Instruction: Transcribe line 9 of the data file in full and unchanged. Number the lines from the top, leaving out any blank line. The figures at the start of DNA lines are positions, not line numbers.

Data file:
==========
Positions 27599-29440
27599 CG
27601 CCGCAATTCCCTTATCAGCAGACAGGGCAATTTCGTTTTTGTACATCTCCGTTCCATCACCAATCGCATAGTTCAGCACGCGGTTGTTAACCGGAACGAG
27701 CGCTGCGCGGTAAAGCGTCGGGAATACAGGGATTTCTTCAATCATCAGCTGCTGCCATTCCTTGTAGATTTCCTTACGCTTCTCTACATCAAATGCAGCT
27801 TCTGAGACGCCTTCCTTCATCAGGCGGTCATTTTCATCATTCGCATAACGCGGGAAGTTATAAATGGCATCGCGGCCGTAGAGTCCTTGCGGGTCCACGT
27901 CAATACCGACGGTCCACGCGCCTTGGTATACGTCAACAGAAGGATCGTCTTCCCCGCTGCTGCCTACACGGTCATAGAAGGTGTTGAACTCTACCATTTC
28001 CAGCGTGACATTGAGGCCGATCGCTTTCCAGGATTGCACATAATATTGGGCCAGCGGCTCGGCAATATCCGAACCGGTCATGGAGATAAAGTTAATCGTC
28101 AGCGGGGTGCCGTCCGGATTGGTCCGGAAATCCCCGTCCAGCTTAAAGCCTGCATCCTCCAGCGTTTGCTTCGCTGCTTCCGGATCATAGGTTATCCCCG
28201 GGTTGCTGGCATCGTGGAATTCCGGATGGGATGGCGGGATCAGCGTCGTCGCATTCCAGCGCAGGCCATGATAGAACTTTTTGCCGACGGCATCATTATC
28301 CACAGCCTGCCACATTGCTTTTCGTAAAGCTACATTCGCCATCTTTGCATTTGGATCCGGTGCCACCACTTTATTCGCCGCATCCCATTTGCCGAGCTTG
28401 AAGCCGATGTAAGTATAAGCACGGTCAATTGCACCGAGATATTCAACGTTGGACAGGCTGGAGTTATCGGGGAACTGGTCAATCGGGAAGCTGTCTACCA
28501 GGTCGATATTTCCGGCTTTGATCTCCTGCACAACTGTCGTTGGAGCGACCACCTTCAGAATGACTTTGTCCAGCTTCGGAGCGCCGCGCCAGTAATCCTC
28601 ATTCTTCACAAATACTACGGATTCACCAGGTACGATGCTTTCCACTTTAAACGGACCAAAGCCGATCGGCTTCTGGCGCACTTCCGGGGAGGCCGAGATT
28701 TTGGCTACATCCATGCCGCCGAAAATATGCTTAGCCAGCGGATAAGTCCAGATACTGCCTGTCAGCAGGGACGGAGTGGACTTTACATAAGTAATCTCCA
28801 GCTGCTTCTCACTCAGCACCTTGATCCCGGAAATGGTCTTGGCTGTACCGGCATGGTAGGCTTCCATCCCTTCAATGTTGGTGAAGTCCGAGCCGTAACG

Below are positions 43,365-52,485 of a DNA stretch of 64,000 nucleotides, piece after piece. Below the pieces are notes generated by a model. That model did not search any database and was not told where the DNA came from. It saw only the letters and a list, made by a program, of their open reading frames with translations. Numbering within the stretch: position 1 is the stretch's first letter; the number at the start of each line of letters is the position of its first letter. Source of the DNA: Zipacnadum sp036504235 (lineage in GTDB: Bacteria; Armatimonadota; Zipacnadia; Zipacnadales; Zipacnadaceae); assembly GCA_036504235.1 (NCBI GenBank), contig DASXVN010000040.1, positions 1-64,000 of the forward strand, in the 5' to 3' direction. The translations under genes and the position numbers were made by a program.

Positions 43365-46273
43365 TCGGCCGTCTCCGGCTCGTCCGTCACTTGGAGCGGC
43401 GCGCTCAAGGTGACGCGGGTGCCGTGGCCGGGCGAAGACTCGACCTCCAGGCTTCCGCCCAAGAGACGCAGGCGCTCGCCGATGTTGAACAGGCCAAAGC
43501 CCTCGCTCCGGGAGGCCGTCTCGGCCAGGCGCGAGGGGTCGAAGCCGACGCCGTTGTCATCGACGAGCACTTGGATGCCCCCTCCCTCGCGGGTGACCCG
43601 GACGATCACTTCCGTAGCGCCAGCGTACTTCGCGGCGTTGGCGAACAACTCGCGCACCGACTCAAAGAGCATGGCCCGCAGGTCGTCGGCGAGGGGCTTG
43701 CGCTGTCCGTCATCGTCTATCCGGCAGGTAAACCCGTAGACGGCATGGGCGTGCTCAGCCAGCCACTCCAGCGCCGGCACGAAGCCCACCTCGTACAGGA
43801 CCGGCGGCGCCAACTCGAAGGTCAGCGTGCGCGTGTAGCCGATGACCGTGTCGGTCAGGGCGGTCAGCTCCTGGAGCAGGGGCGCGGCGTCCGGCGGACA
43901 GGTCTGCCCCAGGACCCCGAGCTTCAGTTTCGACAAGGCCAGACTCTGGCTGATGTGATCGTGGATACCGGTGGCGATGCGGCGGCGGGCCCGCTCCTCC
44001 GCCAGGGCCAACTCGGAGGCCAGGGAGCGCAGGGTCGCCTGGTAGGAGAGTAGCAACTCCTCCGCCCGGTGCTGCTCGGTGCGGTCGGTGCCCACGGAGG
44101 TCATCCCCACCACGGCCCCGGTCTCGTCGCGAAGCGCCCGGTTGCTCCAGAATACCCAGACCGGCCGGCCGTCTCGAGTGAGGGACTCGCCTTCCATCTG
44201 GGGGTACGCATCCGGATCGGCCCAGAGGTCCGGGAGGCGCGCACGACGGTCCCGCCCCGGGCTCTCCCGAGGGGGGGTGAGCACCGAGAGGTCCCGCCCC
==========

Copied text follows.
28201 GGTTGCTGGCATCGTGGAATTCCGGATGGGATGGCGGGATCAGCGTCGTCGCATTCCAGCGCAGGCCATGATAGAACTTTTTGCCGACGGCATCATTATC